God blessed St. Peter for many years under the ministry of the Frenks; but those blessings did not result in ongoing fruit in the lives of many of the people who were served by them.  Many have forgotten what those men taught and are not zealous to learn it again, nor to do everything in their power to ensure that it continues to be taught and proclaimed here to another generation.

 

We can’t know for sure if that is the reason why God’s rod has struck us.  Yet the fact that we have been knocked down by His blows should move us to recognize these things and ask for grace.

 

++

Walther preached to his congregation that the worst part of Jeremiah’s lament is not that God had struck the country; the worst thing is the second part:  “they do not feel it” or “they refused to take correction.”  Despite the deaths of hundreds of thousands, the crippling of many more, despite all the souls that had been snatched suddenly and cast into hell, and the others whose faith had been snuffed out by the passions elicited by the war, America did not “feel” God’s punishment.  They felt the pain of lost business, lost loved ones, lost limbs, lost property.  But they did not feel the reality that it was God who had struck them down, who was angry with them.  They saw only the enemy government as the cause of the evils they were experiencing.

 

Our country hasn’t changed.  Faced with crippling national debt, moral chaos, polarization between “red” and “blue” America that approaches the animosity between the North and South prior to the civil war, Americans almost unilaterally agree that the instability in our country is caused by bad politics.  We continue to be confident that prosperity and happiness would come to our country if it weren’t for the left controlling the media and universities, or bitter gun-toting Bible-thumping hillbillies wanting to oppress people.  And any problems not caused by bad politics are just a matter of researching and applying the right technique or the right program.  There are very few people who would take seriously any suggestion that the reason the United States seems to be teetering on the brink of economic collapse or social disruption is because God is against us.  God has struck the nation, but the nation does not feel it; it refuses to receive correction.  It has made its face as hard as rock and refuses to repent.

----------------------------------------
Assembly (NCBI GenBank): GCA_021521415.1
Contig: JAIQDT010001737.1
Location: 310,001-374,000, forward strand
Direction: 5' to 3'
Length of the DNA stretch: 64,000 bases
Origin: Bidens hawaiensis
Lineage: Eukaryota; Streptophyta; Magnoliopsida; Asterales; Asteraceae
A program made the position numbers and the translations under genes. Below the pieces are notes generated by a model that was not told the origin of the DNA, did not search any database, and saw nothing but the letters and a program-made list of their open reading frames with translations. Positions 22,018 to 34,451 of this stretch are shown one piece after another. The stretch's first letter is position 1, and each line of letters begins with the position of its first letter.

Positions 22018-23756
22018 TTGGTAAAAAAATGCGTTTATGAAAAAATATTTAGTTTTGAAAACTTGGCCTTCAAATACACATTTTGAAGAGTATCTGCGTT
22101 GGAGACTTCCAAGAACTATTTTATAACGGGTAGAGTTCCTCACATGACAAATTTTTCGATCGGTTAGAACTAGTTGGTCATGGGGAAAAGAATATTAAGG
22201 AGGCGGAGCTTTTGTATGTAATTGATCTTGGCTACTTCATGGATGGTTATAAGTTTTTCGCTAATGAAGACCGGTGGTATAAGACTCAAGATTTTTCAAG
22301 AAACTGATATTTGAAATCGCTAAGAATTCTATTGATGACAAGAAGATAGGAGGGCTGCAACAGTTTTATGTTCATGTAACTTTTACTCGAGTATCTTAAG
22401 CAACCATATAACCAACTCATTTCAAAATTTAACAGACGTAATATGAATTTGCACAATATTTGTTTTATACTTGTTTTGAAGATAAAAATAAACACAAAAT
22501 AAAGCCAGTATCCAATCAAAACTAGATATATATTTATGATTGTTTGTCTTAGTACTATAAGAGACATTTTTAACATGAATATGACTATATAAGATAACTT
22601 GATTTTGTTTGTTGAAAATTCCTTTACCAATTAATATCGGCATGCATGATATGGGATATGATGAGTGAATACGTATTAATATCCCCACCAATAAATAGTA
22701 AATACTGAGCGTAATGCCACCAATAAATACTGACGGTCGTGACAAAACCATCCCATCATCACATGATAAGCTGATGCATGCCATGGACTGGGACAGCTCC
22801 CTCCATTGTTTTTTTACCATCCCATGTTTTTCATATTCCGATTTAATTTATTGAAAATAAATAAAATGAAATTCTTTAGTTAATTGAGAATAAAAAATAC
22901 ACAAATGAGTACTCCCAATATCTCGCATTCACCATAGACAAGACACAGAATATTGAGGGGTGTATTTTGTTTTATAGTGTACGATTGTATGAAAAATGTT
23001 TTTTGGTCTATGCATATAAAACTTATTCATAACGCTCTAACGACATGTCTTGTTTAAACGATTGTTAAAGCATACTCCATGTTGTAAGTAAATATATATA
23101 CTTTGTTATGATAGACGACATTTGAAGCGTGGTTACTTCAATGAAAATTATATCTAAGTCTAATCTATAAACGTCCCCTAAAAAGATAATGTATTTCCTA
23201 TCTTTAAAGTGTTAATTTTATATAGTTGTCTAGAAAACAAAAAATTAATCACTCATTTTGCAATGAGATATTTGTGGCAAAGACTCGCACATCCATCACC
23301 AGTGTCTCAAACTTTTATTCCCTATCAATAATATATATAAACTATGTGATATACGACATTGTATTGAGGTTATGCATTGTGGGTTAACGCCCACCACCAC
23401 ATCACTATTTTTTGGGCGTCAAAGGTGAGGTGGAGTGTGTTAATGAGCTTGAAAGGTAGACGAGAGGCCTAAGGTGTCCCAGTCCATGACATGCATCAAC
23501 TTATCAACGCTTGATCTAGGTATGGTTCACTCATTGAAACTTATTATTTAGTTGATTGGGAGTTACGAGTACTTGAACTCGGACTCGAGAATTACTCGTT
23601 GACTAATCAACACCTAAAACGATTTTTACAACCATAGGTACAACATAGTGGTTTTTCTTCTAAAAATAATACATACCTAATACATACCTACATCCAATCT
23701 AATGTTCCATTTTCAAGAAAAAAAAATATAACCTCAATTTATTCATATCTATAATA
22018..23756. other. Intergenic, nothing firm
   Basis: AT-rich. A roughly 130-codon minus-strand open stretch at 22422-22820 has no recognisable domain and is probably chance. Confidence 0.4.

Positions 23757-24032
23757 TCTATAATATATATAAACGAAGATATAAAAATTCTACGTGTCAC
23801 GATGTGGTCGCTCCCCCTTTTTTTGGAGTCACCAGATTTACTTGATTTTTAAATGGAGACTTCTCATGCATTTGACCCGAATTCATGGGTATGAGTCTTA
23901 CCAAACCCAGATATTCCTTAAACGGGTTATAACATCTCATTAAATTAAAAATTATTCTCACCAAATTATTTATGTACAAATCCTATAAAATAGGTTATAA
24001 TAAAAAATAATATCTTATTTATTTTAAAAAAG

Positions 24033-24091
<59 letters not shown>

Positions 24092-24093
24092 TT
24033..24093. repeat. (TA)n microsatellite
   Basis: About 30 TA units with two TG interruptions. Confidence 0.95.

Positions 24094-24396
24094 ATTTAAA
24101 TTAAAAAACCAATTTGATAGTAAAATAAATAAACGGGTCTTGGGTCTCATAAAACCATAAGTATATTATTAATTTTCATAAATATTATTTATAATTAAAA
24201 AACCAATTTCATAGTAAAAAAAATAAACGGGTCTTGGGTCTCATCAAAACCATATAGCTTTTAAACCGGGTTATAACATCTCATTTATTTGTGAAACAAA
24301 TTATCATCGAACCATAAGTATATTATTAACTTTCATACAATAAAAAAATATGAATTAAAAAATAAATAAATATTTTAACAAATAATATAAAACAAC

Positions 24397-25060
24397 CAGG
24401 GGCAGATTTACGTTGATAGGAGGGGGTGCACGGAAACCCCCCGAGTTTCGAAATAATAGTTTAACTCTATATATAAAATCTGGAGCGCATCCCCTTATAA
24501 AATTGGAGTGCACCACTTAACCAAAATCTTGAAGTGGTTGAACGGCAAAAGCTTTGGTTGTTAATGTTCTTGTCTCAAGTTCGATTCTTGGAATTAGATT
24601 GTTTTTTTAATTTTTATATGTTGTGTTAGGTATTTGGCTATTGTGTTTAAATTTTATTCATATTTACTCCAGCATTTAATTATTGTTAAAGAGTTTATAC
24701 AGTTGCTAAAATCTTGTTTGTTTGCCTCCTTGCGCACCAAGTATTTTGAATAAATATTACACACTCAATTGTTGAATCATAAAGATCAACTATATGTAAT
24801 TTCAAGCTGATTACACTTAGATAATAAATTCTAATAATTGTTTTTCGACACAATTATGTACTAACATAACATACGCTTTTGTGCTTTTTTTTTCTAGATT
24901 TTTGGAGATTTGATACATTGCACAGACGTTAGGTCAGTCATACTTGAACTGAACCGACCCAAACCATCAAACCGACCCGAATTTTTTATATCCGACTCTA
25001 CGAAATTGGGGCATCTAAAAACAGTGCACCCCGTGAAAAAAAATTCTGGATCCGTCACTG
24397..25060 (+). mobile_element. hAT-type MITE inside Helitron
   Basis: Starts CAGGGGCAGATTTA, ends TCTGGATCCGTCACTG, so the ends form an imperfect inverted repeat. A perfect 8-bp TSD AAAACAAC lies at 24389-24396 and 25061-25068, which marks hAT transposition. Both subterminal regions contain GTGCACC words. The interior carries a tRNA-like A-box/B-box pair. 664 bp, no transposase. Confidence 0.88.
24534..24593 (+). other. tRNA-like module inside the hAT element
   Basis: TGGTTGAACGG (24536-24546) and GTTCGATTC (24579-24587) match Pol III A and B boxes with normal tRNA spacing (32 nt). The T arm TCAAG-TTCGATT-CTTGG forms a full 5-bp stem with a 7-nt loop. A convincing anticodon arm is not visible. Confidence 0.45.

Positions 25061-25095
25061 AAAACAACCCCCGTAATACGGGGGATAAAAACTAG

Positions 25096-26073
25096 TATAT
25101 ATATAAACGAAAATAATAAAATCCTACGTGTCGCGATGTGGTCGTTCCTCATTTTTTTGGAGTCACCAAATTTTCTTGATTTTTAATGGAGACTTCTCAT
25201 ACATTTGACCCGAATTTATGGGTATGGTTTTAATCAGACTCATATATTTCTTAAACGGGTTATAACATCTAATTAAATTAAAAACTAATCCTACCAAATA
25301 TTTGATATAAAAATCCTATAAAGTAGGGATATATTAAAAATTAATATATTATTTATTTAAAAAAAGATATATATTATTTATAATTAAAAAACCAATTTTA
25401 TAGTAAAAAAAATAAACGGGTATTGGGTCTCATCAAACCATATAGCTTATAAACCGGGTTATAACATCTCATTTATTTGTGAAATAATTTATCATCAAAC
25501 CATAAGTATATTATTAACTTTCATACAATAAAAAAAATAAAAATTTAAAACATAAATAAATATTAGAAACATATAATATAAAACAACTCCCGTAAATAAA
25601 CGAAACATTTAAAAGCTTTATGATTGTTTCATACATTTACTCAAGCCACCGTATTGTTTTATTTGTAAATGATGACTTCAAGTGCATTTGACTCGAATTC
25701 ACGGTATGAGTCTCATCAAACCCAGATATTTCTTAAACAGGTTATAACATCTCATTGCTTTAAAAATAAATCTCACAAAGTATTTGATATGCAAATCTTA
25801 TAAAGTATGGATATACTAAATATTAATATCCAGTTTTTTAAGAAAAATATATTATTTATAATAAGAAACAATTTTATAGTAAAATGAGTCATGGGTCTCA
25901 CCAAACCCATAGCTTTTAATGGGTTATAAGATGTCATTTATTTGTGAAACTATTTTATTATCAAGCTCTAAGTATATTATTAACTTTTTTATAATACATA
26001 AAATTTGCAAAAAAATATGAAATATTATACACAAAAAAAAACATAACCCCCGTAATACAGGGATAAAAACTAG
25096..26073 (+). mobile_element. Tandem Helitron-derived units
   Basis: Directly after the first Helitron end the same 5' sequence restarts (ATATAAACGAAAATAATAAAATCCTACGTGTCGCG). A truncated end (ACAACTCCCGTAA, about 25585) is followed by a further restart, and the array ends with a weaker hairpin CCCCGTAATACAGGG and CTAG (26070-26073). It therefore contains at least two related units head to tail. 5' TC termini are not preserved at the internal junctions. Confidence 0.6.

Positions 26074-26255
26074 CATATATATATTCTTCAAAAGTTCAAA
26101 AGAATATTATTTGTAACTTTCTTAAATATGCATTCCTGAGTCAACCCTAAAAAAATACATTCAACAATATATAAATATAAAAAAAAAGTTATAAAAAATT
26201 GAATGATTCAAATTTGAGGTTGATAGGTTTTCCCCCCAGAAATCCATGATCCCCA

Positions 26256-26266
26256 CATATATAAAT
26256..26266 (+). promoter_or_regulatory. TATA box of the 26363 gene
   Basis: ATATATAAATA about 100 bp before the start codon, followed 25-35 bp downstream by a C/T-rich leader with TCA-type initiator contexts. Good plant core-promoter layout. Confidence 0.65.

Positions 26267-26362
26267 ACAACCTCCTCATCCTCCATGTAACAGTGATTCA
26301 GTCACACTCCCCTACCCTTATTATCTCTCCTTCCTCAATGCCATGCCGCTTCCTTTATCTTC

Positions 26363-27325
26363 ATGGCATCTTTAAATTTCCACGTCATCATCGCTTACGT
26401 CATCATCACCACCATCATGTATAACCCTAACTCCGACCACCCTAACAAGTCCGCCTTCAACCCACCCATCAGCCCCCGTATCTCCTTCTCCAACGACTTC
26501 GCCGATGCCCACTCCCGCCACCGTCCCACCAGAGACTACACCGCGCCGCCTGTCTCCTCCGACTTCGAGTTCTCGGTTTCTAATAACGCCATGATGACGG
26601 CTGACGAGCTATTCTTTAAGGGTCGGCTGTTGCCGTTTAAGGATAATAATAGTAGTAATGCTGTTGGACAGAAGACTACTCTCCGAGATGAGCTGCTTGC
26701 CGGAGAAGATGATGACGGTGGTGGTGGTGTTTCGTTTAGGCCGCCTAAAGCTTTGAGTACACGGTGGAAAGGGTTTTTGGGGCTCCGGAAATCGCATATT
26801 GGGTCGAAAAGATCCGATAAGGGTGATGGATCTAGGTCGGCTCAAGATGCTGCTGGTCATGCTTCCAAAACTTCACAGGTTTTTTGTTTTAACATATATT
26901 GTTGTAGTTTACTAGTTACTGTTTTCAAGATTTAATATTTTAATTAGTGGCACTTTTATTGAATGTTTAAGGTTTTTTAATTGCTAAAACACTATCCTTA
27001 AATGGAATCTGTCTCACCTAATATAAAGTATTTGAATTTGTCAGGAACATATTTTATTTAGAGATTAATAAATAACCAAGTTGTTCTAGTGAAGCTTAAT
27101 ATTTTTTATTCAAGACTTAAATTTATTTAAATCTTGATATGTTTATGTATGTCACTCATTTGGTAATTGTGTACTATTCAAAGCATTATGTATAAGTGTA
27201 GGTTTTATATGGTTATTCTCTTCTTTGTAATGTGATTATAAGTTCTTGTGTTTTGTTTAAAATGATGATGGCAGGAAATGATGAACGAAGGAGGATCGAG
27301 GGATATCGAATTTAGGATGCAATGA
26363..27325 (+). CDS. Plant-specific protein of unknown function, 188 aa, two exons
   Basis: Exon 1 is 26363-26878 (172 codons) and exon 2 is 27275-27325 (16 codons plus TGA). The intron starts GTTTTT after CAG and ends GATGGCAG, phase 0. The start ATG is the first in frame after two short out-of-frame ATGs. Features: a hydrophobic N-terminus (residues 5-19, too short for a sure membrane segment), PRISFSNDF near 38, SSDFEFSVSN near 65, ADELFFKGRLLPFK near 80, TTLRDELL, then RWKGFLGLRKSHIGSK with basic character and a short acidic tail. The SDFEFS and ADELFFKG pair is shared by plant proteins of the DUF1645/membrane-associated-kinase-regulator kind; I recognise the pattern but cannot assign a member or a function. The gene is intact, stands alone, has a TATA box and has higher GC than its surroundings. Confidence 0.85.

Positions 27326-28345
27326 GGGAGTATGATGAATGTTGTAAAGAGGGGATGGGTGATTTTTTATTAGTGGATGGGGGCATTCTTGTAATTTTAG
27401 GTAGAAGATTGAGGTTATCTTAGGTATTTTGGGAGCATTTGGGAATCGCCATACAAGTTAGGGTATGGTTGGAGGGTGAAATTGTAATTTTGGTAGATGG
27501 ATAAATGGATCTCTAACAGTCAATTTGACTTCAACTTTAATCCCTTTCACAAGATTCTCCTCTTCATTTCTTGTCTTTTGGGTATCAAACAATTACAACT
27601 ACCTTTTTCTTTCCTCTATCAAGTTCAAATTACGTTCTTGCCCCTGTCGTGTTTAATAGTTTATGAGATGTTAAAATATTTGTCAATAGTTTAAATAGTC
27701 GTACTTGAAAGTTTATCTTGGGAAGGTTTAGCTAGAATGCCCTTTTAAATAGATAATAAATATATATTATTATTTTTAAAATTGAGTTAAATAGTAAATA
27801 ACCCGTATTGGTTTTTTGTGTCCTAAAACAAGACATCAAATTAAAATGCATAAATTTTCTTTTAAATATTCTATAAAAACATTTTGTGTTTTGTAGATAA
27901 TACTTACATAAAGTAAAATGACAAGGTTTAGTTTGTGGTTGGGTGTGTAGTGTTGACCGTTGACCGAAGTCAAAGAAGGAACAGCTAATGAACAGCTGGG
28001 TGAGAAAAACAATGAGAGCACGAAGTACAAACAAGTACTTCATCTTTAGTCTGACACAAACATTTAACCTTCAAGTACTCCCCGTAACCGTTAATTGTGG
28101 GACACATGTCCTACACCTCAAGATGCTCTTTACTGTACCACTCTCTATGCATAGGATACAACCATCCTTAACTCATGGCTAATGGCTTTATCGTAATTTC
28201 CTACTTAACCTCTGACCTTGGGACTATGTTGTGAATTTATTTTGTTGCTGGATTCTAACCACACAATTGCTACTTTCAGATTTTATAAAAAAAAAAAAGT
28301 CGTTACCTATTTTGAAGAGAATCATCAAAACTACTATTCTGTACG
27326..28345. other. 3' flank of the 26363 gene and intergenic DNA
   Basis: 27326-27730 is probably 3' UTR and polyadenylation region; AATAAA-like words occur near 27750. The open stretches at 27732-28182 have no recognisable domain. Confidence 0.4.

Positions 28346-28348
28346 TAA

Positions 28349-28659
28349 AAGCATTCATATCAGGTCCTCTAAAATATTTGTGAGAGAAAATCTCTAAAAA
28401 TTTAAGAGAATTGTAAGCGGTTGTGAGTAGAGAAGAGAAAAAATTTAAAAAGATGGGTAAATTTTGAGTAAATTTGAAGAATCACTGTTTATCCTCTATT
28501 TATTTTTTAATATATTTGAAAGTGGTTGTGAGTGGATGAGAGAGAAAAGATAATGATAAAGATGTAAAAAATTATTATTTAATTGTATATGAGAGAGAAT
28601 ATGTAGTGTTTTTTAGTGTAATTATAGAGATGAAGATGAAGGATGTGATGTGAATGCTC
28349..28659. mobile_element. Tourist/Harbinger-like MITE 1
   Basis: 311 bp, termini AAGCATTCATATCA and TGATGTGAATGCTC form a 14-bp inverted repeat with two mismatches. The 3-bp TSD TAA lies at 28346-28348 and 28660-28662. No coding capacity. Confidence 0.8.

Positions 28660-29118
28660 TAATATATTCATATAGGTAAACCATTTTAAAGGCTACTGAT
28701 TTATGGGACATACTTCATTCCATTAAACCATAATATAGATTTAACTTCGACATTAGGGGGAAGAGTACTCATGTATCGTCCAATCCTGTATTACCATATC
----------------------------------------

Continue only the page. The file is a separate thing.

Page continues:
Dear God!  How awful it is to think that same hardness is present in our church!  And yet how else can we explain it?  Everyone sees the congregation on the brink of death.  Yet people continue to tell themselves and each other: “Well, the bad neighborhood we’re in drives people away.  Besides, this is happening to all the churches and schools all over the Synod.  And what can we do?  The young people like the informality of the non-denominational churches—their parking lots are always full.  And, you know, there are all these activities on Sunday that there didn’t used to be, and people often have to work then.”  And so on.  Not that these things aren’t real—clearly they are!

 

But they are all ways of evading the reality that God has done this.  We are on the point of death because God has struck us.  God made a dry scrub brush in the middle of the desert burn without going out until Moses came over to see what was going on.  Jesus walked on the Sea of Galilee; He commanded a storm to be still.  In the reading from Revelation He appeared to John on the isle of Patmos with a voice like a trumpet, like the sound of many waters.  His eyes were like fire, and His face like the sun in its full strength, and out of His mouth came a double-edged sword.  He was walking among the candlesticks—that is, the Churches.  The sound of His voice and the terrifying beauty of His appearance are the reflections of His glory that He put on in His resurrection.  All the fullness of God dwells in His body (Colossians 2); He has ascended to sit on the throne of God, from which He reigns over the earth.  But He is in the midst of the churches, including ours.  The sword of His mouth had the power to cut open the kingdom of the antichrist through the preaching and teaching of one monk in a backwater German university.  It had the power to convert this congregation from a heterodox bunch of German immigrants who didn’t know what “Lutheran” meant into a congregation that confessed the Bible as God’s inerrant word  and the Book of Concord as a faithful exposition of the Word of God.  It has the power to drive out Satan from a person’s heart, to pierce our hearts of stone so that they become hearts of flesh.  This Lord Jesus is more than powerful enough to preserve this congregation in the midst of a bad neighborhood and in the midst of rising irreligiosity among young people.

 

But He has not done this.  Instead He has struck us.  He has permitted division and contention to weary the congregation; He has sent us huge building repairs we don’t know how to pay; he has allowed children and young families to disappear from the Church.  But we don’t feel it.  We haven’t taken correction.  We see no need to interrupt our routines.  I have heard people express the thought that they have heard everything I preach to them a long time ago.  “We know this already,” our actions seem to say.  It’s the furthest thing from most of our members’ minds that God is striking us with His rod, that He is displeased with us.